By Paul Gardner
UEFA's head of referees, Pierluigi Collina, has issued a proclamation detailing what he expects from referees in this coming European season. And a pretty healthy-sounding proclamation it is, too. Top of his list: Referees must be much quicker to punish rough tackling. Amen to that. And referees must deal much more harshly with players who run half the length of the field to mob referees and protest their decisions -- Collina is suggesting a red card for that.
Collina’s unequivocal attack on violent play is a refreshing change from the recent emphasis -- entirely misplaced, in my opinion -- on punishing players for diving. It gets to the root of the biggest of modern soccer’s playing problems: that skilled players, particularly those who like to dribble or run with the ball, put themselves at risk whenever they try to use their skills.
The risk is considerable. In the space of one week at the beginning of this MLS season, we had four horrendous examples of what is involved when the league was deprived of four top players -- David Ferreira, Javier Morales, Steve Zakuani and Branko Boskovic -- all of them out with broken legs.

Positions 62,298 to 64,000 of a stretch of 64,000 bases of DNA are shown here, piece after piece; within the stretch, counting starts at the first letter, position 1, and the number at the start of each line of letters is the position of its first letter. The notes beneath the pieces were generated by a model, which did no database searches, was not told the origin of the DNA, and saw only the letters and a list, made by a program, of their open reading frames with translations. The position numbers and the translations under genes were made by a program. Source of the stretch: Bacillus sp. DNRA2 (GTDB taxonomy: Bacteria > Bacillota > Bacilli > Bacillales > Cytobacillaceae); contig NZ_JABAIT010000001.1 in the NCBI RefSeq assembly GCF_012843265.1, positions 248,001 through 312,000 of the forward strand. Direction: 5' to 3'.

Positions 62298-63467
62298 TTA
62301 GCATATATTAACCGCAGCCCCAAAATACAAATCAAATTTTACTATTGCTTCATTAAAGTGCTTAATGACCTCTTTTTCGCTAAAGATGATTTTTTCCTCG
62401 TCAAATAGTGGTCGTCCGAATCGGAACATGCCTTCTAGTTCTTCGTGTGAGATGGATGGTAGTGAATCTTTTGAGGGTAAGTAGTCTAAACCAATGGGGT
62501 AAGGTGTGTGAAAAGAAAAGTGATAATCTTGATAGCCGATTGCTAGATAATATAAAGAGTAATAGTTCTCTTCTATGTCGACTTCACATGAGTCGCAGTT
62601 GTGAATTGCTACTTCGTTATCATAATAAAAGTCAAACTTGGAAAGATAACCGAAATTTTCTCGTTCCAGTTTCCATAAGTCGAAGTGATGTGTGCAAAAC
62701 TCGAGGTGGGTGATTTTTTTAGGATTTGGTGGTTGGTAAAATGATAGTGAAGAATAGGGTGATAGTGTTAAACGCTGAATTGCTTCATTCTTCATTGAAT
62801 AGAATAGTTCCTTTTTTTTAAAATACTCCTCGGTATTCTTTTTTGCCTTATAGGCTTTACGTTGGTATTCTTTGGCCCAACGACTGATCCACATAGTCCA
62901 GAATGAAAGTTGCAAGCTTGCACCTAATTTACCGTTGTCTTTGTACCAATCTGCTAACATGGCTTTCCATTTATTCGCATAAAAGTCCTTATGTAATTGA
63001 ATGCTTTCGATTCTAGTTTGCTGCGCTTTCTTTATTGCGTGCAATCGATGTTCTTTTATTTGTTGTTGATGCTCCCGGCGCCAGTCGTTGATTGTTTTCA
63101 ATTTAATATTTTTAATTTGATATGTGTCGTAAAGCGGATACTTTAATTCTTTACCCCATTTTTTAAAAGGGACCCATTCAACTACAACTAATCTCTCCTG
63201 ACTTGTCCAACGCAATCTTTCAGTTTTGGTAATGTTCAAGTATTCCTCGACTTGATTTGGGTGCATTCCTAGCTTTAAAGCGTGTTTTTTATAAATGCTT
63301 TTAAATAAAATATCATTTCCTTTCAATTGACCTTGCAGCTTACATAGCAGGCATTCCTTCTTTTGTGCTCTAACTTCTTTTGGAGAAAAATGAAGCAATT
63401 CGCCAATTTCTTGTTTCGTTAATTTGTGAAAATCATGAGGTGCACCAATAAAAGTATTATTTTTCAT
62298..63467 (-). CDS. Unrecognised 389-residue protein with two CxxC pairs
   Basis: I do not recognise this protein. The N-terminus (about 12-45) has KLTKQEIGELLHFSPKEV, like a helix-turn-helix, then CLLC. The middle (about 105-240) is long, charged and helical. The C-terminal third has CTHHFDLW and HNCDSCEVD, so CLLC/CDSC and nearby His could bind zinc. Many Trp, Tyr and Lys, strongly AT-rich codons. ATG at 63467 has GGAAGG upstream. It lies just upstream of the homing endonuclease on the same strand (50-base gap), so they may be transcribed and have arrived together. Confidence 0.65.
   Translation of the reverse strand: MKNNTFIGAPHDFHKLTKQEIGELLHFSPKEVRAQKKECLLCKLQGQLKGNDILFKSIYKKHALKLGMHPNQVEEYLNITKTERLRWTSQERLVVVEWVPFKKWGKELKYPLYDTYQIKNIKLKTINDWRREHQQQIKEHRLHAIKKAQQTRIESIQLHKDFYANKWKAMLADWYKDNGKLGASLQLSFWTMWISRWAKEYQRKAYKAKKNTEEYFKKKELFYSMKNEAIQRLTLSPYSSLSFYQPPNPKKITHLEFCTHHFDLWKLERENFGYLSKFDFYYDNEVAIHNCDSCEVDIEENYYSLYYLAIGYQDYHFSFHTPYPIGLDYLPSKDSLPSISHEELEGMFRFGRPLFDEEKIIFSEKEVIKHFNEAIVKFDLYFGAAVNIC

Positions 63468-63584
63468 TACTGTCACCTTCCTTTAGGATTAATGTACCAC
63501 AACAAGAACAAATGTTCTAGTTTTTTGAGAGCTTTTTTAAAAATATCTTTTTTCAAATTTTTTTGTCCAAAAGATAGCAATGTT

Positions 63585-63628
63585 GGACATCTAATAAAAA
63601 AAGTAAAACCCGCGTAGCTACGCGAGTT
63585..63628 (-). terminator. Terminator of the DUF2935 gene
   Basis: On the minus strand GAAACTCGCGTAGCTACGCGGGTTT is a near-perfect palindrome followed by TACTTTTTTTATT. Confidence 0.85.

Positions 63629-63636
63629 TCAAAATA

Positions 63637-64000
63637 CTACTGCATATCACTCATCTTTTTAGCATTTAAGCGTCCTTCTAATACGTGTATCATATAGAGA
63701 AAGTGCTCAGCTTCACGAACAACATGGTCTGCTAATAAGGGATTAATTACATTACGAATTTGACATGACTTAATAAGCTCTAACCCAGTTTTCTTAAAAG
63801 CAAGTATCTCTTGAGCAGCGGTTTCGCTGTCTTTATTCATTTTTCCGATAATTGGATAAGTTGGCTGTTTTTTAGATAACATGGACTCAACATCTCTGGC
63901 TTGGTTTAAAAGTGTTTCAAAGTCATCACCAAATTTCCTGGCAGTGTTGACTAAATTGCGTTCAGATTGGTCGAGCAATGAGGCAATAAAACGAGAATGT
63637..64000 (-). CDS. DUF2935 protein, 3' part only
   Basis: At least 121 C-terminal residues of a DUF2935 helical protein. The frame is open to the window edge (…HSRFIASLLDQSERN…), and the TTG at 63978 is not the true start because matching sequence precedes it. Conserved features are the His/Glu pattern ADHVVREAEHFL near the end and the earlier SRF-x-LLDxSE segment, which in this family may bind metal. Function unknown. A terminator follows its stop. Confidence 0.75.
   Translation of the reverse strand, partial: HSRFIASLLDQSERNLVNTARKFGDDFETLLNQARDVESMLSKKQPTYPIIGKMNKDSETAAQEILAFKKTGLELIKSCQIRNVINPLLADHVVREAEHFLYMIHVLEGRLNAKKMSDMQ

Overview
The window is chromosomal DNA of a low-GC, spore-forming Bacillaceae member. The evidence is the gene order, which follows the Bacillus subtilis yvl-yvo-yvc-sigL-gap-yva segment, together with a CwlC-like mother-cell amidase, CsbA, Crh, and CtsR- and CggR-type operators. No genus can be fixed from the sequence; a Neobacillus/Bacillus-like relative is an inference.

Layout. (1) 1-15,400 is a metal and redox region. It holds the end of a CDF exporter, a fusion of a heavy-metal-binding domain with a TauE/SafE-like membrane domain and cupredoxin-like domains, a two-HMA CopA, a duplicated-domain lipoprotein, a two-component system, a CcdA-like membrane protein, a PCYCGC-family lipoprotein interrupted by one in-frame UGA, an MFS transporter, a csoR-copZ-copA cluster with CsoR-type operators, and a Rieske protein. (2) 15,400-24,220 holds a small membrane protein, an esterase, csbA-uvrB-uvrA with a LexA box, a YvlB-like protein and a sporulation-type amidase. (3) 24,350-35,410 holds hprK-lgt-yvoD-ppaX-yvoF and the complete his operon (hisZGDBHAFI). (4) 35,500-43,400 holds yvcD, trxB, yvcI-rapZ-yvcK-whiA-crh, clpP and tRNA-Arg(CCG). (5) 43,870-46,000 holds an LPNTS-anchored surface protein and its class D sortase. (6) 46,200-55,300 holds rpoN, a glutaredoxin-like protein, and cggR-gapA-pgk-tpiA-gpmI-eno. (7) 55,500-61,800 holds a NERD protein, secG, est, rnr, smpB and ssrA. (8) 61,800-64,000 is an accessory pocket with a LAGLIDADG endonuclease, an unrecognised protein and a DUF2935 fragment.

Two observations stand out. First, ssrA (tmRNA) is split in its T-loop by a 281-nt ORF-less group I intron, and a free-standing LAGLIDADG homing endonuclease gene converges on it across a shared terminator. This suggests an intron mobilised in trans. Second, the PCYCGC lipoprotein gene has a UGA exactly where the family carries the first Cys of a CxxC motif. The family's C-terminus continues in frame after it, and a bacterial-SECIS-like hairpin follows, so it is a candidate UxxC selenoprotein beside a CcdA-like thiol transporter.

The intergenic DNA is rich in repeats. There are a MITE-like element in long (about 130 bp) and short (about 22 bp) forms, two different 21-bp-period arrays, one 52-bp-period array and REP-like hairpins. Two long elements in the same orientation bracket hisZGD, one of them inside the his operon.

“We don’t need doctors on the field. We do not want to be in a situation where we have broken legs. Better to convince the players to stop before,” said Collina.
Bravo Collina. Even so, there’s something wrong here. Should it really be necessary for one of the sport’s top officials to announce that we don’t want broken legs? What on earth has happened to soccer, how far has it strayed, when Collina feels obliged to make that statement, and when it is not greeted with bafflement or ridicule as being totally unnecessary?
Come to that, is Collina really aiming his plea at the right people? He is telling referees that they are the ones who can snuff out violence before it happens. But that is an appeal that should surely be more weightily addressed to players and coaches.
Because violent play starts with the mentality that it is OK to rough up opponents. That leads, not to the incidental contact that is an accepted part of the game, but to deliberate physical fouling. Obviously, one would not accuse the players who play like that of wanting to break legs, but they are quite deliberately adopting a style of play that makes mangled limbs a much greater possibility than they should be in this sport.
The attitude I’m talking about was nicely spelled out by Fox Soccer’s Brian Dunseth during a recent telecast of a Los Angeles game. Dunseth was praising Galaxy defender Gregg Berhalter with these words: “... and the one thing you love about Gregg Berhalter and you hate playing against is that he communicates so well and he’s just so physical across the back line, you know that if Greg Berhalter has the ability to get a piece of you he absolutely will.”
That should not necessarily reflect on Berhalter -- that is Dunseth’s opinion, delivered in an overtly admiring tone (ironically, it was also delivered as Berhalter was limping off the field with a foot injury).